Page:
I didn’t want to fine-tune the entire model, since that would’ve taken a while with the admittedly slower NVIDIA T4 that I was using. However, the peft library makes it surprisingly easy to leverage SOTA fine-tuning methods. For me, using AdaLoRA, an improvement of low-rank adaptation that was only published in March, was three operations: an import, a config initialization, and then an assignment.

One quirk of the library is that it has a hard-coded mapping from transformer model architectures (as strings!) to modules for which to actually adapt via AdaLoRA, see source here.7 These mappings don’t work out of the box for BlenderBot, but you can just inspect the module names8 and then it’s no problem:

class Imitator(pl.LightningModule):

    def __init__(self):
        pretrained_model = BlenderbotForConditionalGeneration.from_pretrained("facebook/blenderbot-400M-distill")
        peft_config = AdaLoraConfig(
            target_modules=["q_proj", "k_proj", "v_proj", "out_proj", "fc1", "fc2"],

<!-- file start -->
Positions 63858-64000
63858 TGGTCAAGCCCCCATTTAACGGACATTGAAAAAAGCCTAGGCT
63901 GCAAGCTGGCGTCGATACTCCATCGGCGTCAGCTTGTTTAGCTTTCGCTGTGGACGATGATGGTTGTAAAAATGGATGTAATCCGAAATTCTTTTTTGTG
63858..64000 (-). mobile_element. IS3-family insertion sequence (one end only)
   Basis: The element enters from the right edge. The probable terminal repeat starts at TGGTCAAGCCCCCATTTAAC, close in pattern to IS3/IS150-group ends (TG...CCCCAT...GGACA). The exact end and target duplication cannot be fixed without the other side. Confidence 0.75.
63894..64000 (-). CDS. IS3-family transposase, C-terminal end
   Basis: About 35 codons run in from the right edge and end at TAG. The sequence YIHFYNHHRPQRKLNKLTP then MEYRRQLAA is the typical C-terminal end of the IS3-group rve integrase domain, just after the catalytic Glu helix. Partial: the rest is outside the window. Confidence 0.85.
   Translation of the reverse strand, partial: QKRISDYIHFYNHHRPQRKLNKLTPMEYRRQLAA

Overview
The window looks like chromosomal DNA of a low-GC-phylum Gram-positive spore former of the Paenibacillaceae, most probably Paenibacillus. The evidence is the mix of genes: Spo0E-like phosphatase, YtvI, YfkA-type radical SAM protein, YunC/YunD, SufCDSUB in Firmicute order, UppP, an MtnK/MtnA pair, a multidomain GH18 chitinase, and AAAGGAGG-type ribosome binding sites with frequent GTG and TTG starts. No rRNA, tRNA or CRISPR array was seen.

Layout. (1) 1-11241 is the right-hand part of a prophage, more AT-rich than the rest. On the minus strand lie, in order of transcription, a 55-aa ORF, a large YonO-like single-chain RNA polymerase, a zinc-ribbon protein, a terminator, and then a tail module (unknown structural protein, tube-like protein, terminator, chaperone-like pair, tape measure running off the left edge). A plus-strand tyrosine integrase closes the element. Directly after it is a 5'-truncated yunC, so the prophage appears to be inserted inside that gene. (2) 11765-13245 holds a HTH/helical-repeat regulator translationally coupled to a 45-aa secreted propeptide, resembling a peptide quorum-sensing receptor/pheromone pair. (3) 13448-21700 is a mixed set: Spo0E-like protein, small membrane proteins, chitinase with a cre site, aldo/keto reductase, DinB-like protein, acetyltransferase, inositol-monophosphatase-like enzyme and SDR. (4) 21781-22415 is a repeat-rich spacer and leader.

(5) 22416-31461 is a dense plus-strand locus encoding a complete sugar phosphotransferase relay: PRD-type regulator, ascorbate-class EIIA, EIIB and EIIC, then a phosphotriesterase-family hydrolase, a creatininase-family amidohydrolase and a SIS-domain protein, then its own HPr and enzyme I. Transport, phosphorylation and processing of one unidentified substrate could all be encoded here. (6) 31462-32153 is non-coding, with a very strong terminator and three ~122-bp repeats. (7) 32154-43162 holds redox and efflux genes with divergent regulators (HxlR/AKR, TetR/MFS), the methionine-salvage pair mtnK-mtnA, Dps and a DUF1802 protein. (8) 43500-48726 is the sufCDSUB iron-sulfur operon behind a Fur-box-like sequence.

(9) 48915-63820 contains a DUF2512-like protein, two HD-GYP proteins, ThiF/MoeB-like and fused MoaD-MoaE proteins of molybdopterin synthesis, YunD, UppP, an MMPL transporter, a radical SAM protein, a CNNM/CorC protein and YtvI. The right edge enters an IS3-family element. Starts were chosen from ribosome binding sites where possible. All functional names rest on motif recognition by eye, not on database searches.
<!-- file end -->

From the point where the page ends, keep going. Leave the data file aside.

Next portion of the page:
self.model = get_peft_model(pretrained_model, peft_config)

Amusing non-scientific results

Example 1


> dude i need your advice
> she said she wanted to "take a break"

JamesBot response

> i'm not sure what to say to that
> i don't really know what advice to give

Alright, perhaps a bit unempathetic and not much of a specific response, but definitely talks more like me. In particular, the model’s learned that I tend to encapsulate thoughts in distint messages often without ending punctuation.

Example 2


> dude
> gels are such a game changer
> felt amazing at mile 15 today

JamesBot response

> oh wow
> that's a lot of running
> i'm impressed
> i can't run a mile

This isn’t perfectly accurate since I can indeed run a mile and also advocate for gels9 on runs longer than 90 minutes, but this is plausibly something I would’ve said before getting into running.

The punchline

The punchline isn’t that I took a pre-trained model and then fine-tuned it on another dataset; after all that’s been done before.

The punchline is that, not including the script I used to parse my Facebook messages, this was only ~50 lines of code. Code that, by my assessment, is rather explicit and not reminiscent of code golf.